The Transmen-ses campaign aims to tackle the issue of silence and disregard for trans men’s menstruation needs, by mobilising gender sensitive health professionals and gender neutral restrooms in Lucknow.

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A Computer Science engineer by education, Nitisha started her career in the corporate sector, before realising she wanted to work in the development and social justice space. Since then, she has worked with Teach For India and Care India and is from the founding batch of Indian School of Development Management (ISDM), a one of its kind organisation creating leaders for the development sector through its experiential learning post graduate program.

As a Youth Ki Awaaz Menstrual Health Fellow, Nitisha has started Let’s Talk Period, a campaign to mobilise young people to switch to sustainable period products. She says, “80 lakh women in Delhi use non-biodegradable sanitary products, generate 3000 tonnes of menstrual waste, that takes 500-800 years to decompose; which in turn contributes to the health issues of all menstruators, increased burden of waste management on the city and harmful living environment for all citizens.

Let’s Talk Period aims to change this by

Find out more about her campaign here.

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A former Assistant Secretary with the Ministry of Women and Child Development in West Bengal for three months, Lakshmi Bhavya has been championing the cause of menstrual hygiene in her district. By associating herself with the Lalana Campaign, a holistic menstrual hygiene awareness campaign which is conducted by the Anahat NGO, Lakshmi has been slowly breaking taboos when it comes to periods and menstrual hygiene.

A Gender Rights Activist working with the tribal and marginalized communities in india, Srilekha is a PhD scholar working on understanding body and sexuality among tribal girls, to fill the gaps in research around indigenous women and their stories. Srilekha has worked extensively at the grassroots level with community based organisations, through several advocacy initiatives around Gender, Mental Health, Menstrual Hygiene and Sexual and Reproductive Health Rights (SRHR) for the indigenous in Jharkhand, over the last 6 years.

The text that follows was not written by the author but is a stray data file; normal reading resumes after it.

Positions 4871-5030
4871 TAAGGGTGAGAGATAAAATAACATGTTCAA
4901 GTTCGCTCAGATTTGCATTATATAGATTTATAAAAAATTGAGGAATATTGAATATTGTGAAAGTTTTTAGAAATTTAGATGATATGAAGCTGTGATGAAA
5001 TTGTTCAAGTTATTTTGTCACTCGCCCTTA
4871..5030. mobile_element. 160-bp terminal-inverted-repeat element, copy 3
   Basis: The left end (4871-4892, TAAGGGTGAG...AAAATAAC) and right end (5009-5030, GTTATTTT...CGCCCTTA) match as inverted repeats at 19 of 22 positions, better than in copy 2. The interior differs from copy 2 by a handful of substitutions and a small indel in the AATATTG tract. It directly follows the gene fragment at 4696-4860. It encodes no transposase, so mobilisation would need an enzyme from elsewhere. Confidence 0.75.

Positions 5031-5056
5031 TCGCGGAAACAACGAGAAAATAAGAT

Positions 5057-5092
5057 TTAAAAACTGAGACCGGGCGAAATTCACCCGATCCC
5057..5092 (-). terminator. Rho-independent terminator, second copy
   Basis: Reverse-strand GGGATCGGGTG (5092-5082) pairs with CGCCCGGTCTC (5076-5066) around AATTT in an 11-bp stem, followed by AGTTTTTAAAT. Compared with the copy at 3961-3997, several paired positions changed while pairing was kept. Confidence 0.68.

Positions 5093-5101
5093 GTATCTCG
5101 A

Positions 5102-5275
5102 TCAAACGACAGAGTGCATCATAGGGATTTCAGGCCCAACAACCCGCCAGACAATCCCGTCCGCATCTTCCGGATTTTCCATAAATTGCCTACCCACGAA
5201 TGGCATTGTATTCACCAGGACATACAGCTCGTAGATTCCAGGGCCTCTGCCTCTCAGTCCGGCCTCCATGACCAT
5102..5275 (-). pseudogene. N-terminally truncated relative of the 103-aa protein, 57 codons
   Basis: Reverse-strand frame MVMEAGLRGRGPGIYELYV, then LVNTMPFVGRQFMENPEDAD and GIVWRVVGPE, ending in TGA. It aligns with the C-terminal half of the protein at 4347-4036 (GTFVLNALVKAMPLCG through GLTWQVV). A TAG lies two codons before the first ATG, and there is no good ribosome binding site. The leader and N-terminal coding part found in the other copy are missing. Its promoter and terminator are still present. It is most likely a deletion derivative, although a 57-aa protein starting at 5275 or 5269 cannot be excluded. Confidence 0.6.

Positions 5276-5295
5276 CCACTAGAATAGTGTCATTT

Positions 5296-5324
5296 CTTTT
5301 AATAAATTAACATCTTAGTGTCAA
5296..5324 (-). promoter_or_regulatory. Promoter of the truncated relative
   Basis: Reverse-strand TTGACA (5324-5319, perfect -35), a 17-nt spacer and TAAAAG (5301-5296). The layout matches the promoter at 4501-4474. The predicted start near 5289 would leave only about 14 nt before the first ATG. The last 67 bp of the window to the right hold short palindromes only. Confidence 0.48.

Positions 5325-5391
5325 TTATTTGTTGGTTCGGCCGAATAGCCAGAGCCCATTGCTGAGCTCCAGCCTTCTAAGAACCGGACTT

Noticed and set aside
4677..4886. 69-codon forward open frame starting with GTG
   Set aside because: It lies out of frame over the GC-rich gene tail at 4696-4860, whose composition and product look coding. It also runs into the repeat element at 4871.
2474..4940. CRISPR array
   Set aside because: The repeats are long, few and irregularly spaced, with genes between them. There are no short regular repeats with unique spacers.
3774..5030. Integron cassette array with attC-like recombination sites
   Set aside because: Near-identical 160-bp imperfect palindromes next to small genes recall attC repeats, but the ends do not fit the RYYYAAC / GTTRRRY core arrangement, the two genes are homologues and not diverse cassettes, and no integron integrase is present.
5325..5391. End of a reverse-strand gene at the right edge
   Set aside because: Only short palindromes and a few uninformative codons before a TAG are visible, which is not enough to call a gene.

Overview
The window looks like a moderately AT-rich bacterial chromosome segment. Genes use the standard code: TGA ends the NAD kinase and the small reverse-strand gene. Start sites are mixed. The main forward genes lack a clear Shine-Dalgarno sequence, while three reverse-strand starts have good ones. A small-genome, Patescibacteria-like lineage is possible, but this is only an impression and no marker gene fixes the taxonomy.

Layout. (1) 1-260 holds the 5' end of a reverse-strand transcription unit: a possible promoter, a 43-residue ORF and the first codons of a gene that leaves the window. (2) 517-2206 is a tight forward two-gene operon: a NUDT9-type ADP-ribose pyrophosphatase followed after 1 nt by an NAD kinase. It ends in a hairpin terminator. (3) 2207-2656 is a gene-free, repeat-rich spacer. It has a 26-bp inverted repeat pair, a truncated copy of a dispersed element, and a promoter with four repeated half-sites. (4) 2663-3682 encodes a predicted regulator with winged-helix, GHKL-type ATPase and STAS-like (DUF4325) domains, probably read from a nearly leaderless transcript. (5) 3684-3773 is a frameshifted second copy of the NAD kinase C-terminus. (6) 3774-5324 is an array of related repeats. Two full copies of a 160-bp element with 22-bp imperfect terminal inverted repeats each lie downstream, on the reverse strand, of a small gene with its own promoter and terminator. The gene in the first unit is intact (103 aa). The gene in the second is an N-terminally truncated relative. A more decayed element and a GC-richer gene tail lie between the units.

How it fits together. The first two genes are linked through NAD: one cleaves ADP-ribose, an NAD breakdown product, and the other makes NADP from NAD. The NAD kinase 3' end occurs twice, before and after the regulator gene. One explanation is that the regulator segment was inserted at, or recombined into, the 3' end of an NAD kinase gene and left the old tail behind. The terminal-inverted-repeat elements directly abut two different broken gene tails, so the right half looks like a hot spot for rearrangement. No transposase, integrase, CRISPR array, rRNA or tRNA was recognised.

Srilekha has also contributed to sustainable livelihood projects and legal aid programs for survivors of sex trafficking. She has been conducting research based programs on maternal health, mental health, gender based violence, sex and sexuality. Her interest lies in conducting workshops for young people on life skills, feminism, gender and sexuality, trauma, resilience and interpersonal relationships.

A Guwahati-based college student pursuing her Masters in Tata Institute of Social Sciences, Bidisha started the #BleedwithDignity campaign on the technology platform Change.org, demanding that the Government of Assam install
biodegradable sanitary pad vending machines in all government schools across the state. Her petition on Change.org has already gathered support from over 90000 people and continues to grow.

Bidisha was selected in Change.org’s flagship program ‘She Creates Change’ having run successful online advocacy
campaigns, which were widely recognised. Through the #BleedwithDignity campaign; she organised and celebrated World Menstrual Hygiene Day, 2019 in Guwahati, Assam by hosting a wall mural by collaborating with local organisations. The initiative was widely covered by national and local media, and the mural was later inaugurated by the event’s chief guest Commissioner of Guwahati Municipal Corporation (GMC) Debeswar Malakar, IAS.